Travel Expert Stephanie Abrams and the "Travelers411" Radio Show talk with Peter Marson of the Croydon Airport Society, based in London, England. Croydon Airport was the main airport serving London until World War II and the opening of Heathrow Airport. It's 8 miles due south of London and lies just off the main London-Brighton railway line and the main London-Brighton road. Visitors going by public transit can take the Overground from Victoria Station to East Croydon, then catch the 119 bus that runs every 10 minutes.

Peter Marson, Researcher and Member, Croydon Airport Society, Croydon, England, UK.
Peter Marson, Researcher and Member, Croydon Airport Society, Croydon, England, UK.

Peter became involved with the Croydon Airport Society because of his interest in airline history. "Imperial Airways, the predecessor of British Airways Overseas Corporation, operated throughout the world in the 1930s from Croydon Airport," he says. "It was the main airport for London until World War II and until aircraft got too big for the grass field." The Croydon Airport Society operates a museum at the airport that is open the first Sunday of each month or by prior arrangement for groups.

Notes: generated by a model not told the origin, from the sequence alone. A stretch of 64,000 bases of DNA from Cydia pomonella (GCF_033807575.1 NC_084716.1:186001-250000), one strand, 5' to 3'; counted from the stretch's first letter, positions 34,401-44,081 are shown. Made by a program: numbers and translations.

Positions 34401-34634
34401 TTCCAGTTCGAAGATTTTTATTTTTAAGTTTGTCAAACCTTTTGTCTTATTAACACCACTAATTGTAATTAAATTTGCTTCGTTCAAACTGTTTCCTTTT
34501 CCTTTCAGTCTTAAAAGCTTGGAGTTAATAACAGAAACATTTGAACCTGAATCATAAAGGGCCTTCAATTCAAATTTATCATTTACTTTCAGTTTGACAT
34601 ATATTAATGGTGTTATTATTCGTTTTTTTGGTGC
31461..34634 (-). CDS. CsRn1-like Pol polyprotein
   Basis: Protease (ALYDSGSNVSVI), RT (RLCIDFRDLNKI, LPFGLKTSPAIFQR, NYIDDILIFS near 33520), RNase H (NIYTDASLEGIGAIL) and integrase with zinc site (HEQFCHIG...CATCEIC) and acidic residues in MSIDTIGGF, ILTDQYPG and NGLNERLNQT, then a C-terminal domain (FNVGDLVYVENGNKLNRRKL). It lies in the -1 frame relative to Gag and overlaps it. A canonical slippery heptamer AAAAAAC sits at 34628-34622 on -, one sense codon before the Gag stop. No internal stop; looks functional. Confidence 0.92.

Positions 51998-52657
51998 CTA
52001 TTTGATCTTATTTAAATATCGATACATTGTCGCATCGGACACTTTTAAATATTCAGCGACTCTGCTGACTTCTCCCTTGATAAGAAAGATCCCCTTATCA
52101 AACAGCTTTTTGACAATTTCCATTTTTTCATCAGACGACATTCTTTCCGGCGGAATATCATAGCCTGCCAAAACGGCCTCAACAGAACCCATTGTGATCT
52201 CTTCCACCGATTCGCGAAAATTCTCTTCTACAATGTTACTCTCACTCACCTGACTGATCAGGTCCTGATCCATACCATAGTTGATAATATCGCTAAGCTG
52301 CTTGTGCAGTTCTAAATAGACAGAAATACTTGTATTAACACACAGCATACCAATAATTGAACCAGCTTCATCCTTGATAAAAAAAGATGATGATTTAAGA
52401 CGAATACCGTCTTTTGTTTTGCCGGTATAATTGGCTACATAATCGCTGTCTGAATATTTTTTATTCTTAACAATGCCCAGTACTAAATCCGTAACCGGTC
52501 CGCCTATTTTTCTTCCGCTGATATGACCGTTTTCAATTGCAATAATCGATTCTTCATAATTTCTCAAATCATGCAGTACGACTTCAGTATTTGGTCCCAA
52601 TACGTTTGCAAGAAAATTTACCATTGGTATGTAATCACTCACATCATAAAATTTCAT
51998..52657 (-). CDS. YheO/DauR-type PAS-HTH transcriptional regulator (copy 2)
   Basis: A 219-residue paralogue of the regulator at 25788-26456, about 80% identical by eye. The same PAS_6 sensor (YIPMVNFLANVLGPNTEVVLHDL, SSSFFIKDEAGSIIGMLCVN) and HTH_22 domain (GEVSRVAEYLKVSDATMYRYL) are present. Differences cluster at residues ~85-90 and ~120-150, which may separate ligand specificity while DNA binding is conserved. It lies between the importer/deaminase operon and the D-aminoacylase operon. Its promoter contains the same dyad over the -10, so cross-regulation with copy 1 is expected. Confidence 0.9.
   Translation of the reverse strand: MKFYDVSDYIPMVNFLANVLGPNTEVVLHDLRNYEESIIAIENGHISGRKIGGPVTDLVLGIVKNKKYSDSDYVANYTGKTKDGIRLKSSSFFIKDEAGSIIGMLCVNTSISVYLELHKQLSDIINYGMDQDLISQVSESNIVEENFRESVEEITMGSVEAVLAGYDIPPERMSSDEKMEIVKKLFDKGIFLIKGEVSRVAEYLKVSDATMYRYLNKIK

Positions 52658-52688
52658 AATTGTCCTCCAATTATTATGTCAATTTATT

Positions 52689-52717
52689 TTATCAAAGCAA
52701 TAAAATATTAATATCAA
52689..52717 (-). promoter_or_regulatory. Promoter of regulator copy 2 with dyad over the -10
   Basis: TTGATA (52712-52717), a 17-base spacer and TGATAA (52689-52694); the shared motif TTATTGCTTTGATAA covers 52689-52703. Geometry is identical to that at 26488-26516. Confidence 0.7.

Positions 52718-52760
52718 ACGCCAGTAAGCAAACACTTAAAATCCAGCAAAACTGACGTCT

Archival crew uniform on display at the British Airways Heritage Museum.
Archival crew uniform on display at the British Airways Heritage Museum.

The Croydon Airport museum holds Imperial Airways memorabilia, model airplanes, timetables, uniforms, cutlery, pilots' logbooks, plenty of photos, and items from famous British pilots. Most items are donated by people who used to fly for the airline or their families. "We get donations monthly – one thing or another," says Peter. "We got logbooks from a famous KLM pilot and a photo album from a man who was the London manager in the pre-war days. We have thousands of photos that are catalogued and digitized."